Tolbert’s Texas Chill Parlor. Frank Tolbert may be gone, but his restaurant carries on his legacy. There should be consolation enough in this Elysium of Texas Red – the chili is still remarkable, and the burgers are outstanding, too. The one problem we found in this paradise was with the chicken-fried steak. It was the real thing, all right – a single piece of meat rather than some prefabricated substitute. But the crust didn’t hold onto it very well, and the gravy was unremarkable. The crunchy fries, large drinks and our sweetheart of a waitress just about made up for it. (4544 McKinney. 522-4340. Mon-Thur11-11,Fri & Sat 11 am-midnight. Sun noon-11 pm. MC, V, AE. $)

Wonderful World of Cooking. These tearooms are pleasant stops for lunchers who care more about food than atmosphere. We began with cups of a light, toma-toey broth and small cheese waters. Next, we enjoyeda satisfying order of green enchiladas (which wereserved, interestingly enough, with salad, zucchini breadand hot, homemade cinnamon rolls) and the green chiliquiche, which also came with salad and rolls. Dieters’dishes are available, but the homemade desserts aretoo good to pass up (5007 W Lovers Lane, 358-3345;1900 Pacific, 749-0444; Arnold Square. 13410-GPreston, 386-8620; 6023 Sherry Lane. 750-0382; 621Preston Royal Village, 739-4803; 12655 N Central Ex-pwy, 788-4430; 208 Mandalay Canal. Irving, 556-2525;602 Plymouth Park Shopping Center, 253-0666; 1305Avenue K, Piano, 423-8815. Store hours: Mon-Fri 9:30am-6 pm. Sat 9:30 am-5 pm. Lunch: Mon-Sat 11 -3; dinner: Thur 6-9 pm at Arnold Square location. ClosedSun. Catering and takeout available. No credit cards;personal checks accepted. $)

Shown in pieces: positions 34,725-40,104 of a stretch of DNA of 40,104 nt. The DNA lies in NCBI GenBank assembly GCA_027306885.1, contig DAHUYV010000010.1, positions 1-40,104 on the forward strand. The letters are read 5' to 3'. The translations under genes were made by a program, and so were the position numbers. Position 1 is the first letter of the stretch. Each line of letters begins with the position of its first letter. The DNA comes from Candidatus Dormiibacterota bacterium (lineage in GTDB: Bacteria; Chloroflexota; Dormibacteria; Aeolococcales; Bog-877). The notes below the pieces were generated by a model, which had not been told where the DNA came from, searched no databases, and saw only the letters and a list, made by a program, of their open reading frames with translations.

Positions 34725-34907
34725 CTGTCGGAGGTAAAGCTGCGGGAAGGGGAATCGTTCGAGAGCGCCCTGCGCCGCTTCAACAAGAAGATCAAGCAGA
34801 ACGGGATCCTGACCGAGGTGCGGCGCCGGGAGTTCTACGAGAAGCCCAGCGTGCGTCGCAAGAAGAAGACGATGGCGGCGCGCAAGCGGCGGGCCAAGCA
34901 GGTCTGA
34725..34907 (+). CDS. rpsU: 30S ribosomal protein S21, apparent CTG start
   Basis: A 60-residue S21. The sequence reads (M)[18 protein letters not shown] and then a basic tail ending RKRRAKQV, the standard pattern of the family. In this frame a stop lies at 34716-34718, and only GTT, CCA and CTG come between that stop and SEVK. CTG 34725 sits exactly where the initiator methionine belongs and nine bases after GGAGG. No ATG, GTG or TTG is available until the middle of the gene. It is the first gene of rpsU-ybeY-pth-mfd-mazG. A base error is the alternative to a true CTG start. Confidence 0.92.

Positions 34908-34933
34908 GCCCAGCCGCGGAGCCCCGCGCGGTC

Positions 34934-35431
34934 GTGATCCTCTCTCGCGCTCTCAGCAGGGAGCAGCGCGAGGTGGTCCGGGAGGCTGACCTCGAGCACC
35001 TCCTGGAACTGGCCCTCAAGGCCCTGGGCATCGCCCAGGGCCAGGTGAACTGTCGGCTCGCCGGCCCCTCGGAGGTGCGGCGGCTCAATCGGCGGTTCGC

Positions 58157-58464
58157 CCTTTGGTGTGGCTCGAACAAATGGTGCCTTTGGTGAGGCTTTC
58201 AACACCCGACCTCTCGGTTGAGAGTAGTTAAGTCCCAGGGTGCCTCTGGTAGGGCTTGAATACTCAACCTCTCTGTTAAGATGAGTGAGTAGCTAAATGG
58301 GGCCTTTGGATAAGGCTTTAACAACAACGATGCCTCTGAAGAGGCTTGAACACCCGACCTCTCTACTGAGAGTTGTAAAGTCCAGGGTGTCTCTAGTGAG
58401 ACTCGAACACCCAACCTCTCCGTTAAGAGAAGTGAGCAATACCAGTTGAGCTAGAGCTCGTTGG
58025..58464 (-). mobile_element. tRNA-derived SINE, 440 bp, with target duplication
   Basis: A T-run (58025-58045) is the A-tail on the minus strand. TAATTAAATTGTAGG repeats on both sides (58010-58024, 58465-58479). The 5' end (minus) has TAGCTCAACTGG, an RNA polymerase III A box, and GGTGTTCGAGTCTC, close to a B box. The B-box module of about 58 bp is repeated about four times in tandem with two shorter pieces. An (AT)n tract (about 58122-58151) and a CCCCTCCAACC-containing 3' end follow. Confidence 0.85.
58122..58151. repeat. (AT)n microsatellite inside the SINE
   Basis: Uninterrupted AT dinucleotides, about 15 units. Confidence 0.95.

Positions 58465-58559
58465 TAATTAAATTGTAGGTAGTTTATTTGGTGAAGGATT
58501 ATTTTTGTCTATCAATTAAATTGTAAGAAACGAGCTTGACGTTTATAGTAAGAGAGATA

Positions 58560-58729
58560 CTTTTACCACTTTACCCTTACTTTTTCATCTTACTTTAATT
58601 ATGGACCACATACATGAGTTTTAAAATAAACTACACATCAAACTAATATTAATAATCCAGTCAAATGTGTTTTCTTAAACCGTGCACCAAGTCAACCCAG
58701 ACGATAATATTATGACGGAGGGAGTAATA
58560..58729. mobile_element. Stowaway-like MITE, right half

Bruni’s. There’s something to be said for cheap Italian restaurants like Bruni’s. located in a Bedford strip shopping center-especially if “cheap” means solid, reasonably priced meals in clean, modest surroundings. You wont find strolling musicians here, just tables covered with red-and-white checked oilcloths and friendly waitresses to take your order. We sampled a variety of the offerings, including fried ravioli, fried artichoke hearts, shrimp scampi and spaghetti with mushrooms. Our favorite item was the huge batch of artichoke hearts-only $3.50. Our least favorite dish was the spaghetti (specifically its sauce, which was too heavy on the tomato paste and too light on the spices). (2855 Central Dr., Bedford. (817) 283-4380. Lunch: Mon-Fri 11-2; dinner: Mon-Sat 4-10 pm. Reservations. MC.V, AE. $$)

The China Rosa. This Arlington restaurant, decorated to resemble a street market in Hong Kong, is like an Oriental TGI Friday’s-and it’s just as crowded. The garish ambiance is fine if you’re in the mood for it, but in other areas the China Rose fails to deliver. We had to wait an hour and a half for a table (a lengthy interval even by Saturday-night standards). Among the appetizers, the parchment-wrapped shrimp were delectable although somewhat overpriced (four tiny pieces cost $2.95). The China Treasure Chicken, on the other hand, had generous portions but contained as much skin and fat as meat. (1401 N Collins, Arlington. (817) 277-5888. Sun-Thur11 am-10 pm, Fri & Sat 11-11. MC, V, AE. $$)

Empress of China. The garish red-and-yellow sign that announces “Empress of China” to the world might make you think that decor isn’t one of this restaurant’s finer points. Think again. Inside, the Empress is almost regal: spare, white and subtly elegant. The food is mostly middle-of-the-road Chinese-better than adequate but less than outstanding. One dish to try: the Shrimp (or Seafood) Wor Bar. (2648 N Belt Line. Irving. 252-7677. Mon-Thur 11 am-10 pm; Fri & Sat 11-11; Sun noon-10 pm. Reservations. MC, V, AE, DC. $$)

Los Canarios. People who aren’t from Euless may find it hard to locate this family-run restaurant hidden away in a shopping center, but do try; it serves excellent Mexican specialties. The steak for the carne asada is marinated in orange juice and brushed with butter while on the grill, creating an enticing beef dish. The crab chimichangas (crunchy fried burritos) are unusual and satisfying. The standard mixed platters are good, but they’re not quite what we Texans are used to-the restaurant’s owners hail from Mexico and Southeast Asia, and Tex-Mex is not a native cuisine to them. (Hwy 10 at Raider, Euless. (817) 283-4691. Lunch: Mon-Fri 11-2; dinner: Mon-Thur 5-10, Fri 5-11:30, Sat 5-11. Closed Sun. MC, V, AE. $$)